PAGE. Abstracts of the Annual Meeting of the Population Approach Group in Europe.
PAGE 28 (2019) Abstr 8881 [www.page-meeting.org/?abstract=8881]
Oral: Drug/Disease modelling
Jiajie Yu (1) Nina Wang (1) Matts Kagedal (1)
(1) Department of Clinical Pharmacology, Genentech Research and Early Development, South San Francisco, USA.
Progression free survival (PFS) is a surrogate efficacy endpoint that is being used for regulatory approval of investigational drugs in ovarian cancer . The PFS has also been shown to be predictive of the overall survival , hence being able to predict PFS for new treatments can be of great value. The PFS is usually analyzed by survival analysis methodology and PFS time is based on events such as target lesion related disease progression and non-target related disease progression whichever occurs first. PFS could be linked to tumor growth dynamics by linking the PFS hazard to target lesion tumor size, similarly to what is commonly done for overall survival . With this approach target lesion tumor size data is included twice in the analysis, first as observations informing the model of tumor growth dynamics (TGD) and second influencing the PFS hazard in the time to event analysis. Based on such model it is possible to simulate unrealistic outcomes with a tumor size profile that meets the definition of target lesion disease progression, but without any PFS event occurring.
The aim of this work was to develop an approach for prediction of PFS that avoids duplicate use of target lesion data. A joint modelling approach including two sub-models is proposed: 1. Model for target lesion tumor growth dynamics. 2. Time-to-event model for non-target related progression. These sub-models combined can be used to predict PFS.
A joint TGD-survival model was developed using NONMEM 7.4. The model contained three components to predict PFS. First, the TGD was modeled based on the method developed by Claret et al.  where the drug effect was introduced on the tumor size shrinkage parameter (ks). Potency difference between compounds were accounted for. The M3 method was applied to handle the censoring of tumor data when tumor size was below the limit of quantification per RECIST guideline . The TGD was used to determine target lesion disease progression which was defined as more than 20% increase in target lesion tumor size from minimum observed value. Second, the hazard for non-target related disease progression was linked to the individually predicted, time varying target lesion tumor size. Third, a drop-out model was introduced to account for patient discontinuation from the study. Observed Kaplan-Meier curves for PFS were compared to simulated predictions where progression was based on either target lesion progression or non-target related disease progression, whichever occurs first in each patient. The model was developed using a pooled dataset including phase I and II data from platinum resistant ovarian cancer patients. Treatments included Anti-MUC16 ADC, Anti-MUC16 TDC, Anti-NaPi2b ADC and Doxorubicin.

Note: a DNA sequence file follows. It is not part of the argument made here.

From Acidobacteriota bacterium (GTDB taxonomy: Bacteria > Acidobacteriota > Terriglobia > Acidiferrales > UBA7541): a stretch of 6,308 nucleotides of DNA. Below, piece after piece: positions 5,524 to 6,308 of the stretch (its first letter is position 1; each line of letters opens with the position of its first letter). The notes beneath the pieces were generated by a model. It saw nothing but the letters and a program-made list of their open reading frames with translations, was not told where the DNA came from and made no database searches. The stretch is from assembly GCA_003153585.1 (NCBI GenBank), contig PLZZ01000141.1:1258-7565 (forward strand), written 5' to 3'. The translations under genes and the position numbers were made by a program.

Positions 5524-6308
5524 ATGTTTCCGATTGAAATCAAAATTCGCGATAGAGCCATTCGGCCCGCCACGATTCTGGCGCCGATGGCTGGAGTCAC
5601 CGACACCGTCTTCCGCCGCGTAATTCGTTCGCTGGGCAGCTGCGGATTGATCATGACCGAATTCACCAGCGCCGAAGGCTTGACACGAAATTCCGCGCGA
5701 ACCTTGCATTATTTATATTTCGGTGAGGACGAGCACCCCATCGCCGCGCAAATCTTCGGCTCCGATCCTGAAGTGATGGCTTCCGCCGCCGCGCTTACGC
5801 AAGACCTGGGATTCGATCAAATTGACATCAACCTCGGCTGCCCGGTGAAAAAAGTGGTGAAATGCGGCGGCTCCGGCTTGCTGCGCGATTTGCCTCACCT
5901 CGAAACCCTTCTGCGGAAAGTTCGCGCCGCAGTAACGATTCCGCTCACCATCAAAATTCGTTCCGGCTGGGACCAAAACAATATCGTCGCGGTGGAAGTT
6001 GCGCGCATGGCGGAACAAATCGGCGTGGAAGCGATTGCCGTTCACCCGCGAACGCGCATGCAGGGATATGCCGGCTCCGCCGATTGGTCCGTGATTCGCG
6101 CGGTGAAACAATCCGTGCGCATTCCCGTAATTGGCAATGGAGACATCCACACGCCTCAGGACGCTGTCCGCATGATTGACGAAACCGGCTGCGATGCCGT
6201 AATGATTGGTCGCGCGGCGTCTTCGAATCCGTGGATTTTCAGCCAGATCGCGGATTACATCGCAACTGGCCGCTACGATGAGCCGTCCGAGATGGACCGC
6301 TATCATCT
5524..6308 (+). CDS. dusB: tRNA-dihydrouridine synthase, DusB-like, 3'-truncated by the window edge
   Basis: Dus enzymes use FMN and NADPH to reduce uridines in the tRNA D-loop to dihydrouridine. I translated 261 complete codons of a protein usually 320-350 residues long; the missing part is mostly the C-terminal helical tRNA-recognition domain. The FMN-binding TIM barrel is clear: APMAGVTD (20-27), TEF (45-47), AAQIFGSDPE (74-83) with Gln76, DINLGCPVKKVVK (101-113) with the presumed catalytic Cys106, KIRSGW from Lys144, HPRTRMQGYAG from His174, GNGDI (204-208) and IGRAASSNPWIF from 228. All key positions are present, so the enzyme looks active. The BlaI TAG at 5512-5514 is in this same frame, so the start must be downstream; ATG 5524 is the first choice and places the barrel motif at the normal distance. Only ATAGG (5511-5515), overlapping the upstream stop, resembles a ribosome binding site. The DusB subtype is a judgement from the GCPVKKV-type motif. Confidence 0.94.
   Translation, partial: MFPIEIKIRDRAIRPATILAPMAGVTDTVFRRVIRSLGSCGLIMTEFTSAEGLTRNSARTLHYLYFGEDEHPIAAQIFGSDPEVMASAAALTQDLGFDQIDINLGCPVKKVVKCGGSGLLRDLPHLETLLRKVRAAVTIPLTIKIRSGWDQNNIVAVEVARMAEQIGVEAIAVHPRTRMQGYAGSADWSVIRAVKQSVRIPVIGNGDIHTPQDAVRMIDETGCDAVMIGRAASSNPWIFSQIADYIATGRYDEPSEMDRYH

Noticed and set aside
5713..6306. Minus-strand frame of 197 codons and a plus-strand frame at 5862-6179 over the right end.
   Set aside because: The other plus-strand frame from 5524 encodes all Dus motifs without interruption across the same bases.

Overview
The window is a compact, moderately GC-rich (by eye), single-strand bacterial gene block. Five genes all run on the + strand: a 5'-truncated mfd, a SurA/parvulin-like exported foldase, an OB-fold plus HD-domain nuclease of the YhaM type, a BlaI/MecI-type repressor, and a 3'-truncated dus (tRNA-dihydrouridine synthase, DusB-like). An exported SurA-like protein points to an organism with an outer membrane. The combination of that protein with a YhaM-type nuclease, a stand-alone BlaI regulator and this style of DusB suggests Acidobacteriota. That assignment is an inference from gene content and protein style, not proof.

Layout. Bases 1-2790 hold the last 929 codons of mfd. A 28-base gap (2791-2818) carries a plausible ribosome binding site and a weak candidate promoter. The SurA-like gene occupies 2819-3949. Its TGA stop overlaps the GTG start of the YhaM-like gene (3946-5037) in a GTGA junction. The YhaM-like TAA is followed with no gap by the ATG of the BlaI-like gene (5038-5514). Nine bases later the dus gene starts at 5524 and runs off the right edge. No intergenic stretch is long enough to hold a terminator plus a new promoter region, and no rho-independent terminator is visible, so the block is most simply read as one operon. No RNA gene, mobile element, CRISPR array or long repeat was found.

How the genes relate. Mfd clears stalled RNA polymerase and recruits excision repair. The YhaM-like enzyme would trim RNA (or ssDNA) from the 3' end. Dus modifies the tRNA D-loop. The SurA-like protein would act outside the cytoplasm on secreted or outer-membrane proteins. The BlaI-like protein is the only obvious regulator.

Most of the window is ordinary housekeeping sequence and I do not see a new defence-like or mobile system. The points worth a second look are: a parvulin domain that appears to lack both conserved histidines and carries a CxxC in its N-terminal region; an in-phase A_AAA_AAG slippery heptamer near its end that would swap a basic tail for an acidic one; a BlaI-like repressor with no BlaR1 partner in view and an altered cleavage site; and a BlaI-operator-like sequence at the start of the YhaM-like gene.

The model could describe the observed dose response well for different compounds, both in terms of target lesion tumor size over time and in terms of PFS. The first derivative of target lesion tumor with respect to time correlated with the risk for non-target progression and the drug effect on the risk for non-target progression could be predicted based on target lesion tumor size alone.
A joint model simultaneously estimating TGD based on target lesion tumor size and the risk for non-target related progression was developed. The model could describe the PFS influenced by different drug treatment and may provide a more robust prediction of PFS based on TGD for new treatments in future ovarian cancer clinical trials.